An office environment presents a unique set of potential ailments from developing or increasing within your workforce. Working virtually 100% indoors, in a seated position and usually talking on a phone, writing or typing on a computer paves the way for some common injuries.
I worked on Wall Street for ten years before I burned out and quit. I left a six-figure salary, great benefits, and job security. My work was challenging and for the most part I liked the people I worked with. Over time, however, I began to lose focus and physically started to deteriorate. As my responsibility grew, I started feeling the stress to perform at higher levels. I was exhausted every day and mentally unmotivated. Then I started bitching about my job to anyone who would listen, becoming a cancer in the organization.
If you travel often, the effects that flying has on your body is probably the last thing you think about. From where you’re going to park your car for the trip to how long the security line is going to be, there are so many other things that take precedence when we consider flying somewhere. But at thousands of feet in the air in a pressurized cabin for hours at a time, our bodies work overtime making sure to keep us healthy, and they can be put under a lot of stress.
Business trips are usually packed with meetings and client dinners. The options for healthy, high quality are limited and usually far out of your way. Couple that with a back-to-back schedule, unavoidable sugary meeting snacks and a lot of sitting and doing nothing and chances are you aren’t going to feel your best when you get back home.
Travel is hard on our systems, both physically and mentally. Air travel in particular has some pesky annoyances that can quickly go from annoying to having an all out tantrum. Packed security lines, being late to your flight, the crappy airline service all add fuel to the fire. Top that with sitting in a cramped metal tube thirty five thousand feet above sea level and your system can become wrecked. Airport restaurants have gotten better, but for the most part, finding a healthy meal in airport can be tough. Here are 5 simple, healthy snacks for your next flight:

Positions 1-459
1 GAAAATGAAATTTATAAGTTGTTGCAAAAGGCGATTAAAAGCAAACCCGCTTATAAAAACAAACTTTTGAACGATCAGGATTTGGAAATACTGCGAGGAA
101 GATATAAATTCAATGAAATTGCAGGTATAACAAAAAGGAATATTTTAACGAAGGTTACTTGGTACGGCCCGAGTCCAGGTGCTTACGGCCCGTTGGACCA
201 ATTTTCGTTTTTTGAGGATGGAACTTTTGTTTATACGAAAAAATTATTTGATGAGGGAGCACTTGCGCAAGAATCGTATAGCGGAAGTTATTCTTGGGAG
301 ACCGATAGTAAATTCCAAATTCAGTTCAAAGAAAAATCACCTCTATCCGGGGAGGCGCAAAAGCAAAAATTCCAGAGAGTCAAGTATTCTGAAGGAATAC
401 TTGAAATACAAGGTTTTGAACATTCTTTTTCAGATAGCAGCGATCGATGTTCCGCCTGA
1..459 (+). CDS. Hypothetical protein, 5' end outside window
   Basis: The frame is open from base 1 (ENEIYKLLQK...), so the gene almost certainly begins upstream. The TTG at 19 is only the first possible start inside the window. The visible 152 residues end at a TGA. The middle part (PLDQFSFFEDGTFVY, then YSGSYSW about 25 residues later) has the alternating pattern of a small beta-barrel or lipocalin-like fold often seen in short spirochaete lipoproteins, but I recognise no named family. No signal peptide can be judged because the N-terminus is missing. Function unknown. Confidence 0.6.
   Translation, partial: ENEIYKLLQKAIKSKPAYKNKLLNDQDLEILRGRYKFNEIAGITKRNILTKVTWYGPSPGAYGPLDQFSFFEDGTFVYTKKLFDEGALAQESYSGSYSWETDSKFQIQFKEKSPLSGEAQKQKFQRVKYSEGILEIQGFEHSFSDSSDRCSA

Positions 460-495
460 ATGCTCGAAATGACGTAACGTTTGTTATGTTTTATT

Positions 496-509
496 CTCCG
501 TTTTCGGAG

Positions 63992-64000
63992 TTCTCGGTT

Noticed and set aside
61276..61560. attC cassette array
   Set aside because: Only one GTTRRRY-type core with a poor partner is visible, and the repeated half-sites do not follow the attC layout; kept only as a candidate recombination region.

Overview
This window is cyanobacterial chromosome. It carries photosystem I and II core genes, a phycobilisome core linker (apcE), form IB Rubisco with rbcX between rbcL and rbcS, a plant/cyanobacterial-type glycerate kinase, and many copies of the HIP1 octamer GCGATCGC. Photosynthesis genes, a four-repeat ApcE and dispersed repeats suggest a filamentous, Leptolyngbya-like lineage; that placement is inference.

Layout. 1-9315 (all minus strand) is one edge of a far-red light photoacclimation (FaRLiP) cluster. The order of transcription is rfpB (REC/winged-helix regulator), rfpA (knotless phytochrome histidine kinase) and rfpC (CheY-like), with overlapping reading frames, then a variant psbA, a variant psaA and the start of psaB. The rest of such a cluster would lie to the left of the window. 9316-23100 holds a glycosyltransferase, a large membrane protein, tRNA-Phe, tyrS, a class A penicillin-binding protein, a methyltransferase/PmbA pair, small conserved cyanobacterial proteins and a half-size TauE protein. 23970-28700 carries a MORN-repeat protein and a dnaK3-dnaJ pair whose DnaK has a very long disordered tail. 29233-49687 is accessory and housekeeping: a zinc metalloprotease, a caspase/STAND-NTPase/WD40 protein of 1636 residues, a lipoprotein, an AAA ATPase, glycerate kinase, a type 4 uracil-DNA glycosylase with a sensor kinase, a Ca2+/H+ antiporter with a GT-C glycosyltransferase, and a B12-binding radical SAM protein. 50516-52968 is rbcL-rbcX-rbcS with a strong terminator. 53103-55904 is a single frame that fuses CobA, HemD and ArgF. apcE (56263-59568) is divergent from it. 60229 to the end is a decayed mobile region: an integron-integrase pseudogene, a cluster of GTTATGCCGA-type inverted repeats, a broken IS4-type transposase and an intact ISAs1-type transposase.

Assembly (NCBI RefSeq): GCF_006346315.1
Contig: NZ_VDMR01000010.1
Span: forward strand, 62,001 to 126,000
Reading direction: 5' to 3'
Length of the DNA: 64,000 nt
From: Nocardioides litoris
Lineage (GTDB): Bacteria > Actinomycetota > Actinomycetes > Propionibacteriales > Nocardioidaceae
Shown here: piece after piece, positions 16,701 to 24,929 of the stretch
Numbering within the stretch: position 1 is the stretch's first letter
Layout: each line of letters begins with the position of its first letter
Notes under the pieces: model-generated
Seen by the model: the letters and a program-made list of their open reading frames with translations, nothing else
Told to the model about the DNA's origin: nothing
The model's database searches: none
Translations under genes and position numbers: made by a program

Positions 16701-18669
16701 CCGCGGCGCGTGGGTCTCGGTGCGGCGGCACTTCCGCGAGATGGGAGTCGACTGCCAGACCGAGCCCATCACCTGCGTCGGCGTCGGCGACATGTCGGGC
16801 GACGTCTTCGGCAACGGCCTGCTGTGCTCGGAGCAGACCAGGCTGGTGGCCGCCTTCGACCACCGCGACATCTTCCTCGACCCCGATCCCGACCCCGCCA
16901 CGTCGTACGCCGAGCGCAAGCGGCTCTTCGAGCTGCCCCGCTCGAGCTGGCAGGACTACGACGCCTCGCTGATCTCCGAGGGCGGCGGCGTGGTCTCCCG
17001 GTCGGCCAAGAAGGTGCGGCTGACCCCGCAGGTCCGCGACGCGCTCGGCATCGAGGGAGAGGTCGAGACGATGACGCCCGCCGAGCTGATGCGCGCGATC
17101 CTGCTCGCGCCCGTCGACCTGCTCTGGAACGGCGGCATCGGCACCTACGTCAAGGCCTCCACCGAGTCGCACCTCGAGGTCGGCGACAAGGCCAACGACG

Sitting down in a chair all day is really bad for you. The short-term effects are tight hips, loss of flexibility, poor circulation and digestion. The long-term effects could result diabetes, heart disease and a serious hunch-back. We all know it’s bad, and we all can’t get those nifty stand up desks or sit on a set on a purple exercise ball in an office setting. Combine the physical stress with the mental and emotional stress of life at work and the office can be a dangerous place to spend 8 – 10 hours a day. Here are a few things you can do to help.
Here at The Sweat Social, we believe in balance. So if you get a workout on your next trip, you've earned the right to have a cocktail or two! When you are on the road, it may not be appropriate to tell your Mixologist to make you a cocktail full of anti-oxidants, but when you get home you can make some great cocktails that take advantage of some miracle ingredients. Here are some tips:
A lot of people believe that exercise is the way to weight loss. It certainly helps, there’s no doubt about that, but the real driver of weight loss is proper dieting. In my opinion dieting is a lot harder than exercising. And although physical activity certainly will accelerate weight loss, it isn’t the primary driver of it. So if you are trying to lose weight by working out and think that you can stuff your face with anything you want, you probably will be disappointed by your results after the first few months (unless you work out like an Olympic athlete or have magical genetics). You simply can’t eat anything you want, do some exercise and expect to continuously lose weight.
Growing up, my dad traveled for work, a lot. I’d always look forward to him coming home. He’d usually be wearing a suit, and I’d rush the door looking for the presents he certainly brought me which usually included a few bars of chocolate a bag of honey roasted peanuts from the airline. What I only realized after I started the path of traveling for work, was that he was exhausted. Spending 5 days on the road and coming back to house chores is not so awesome.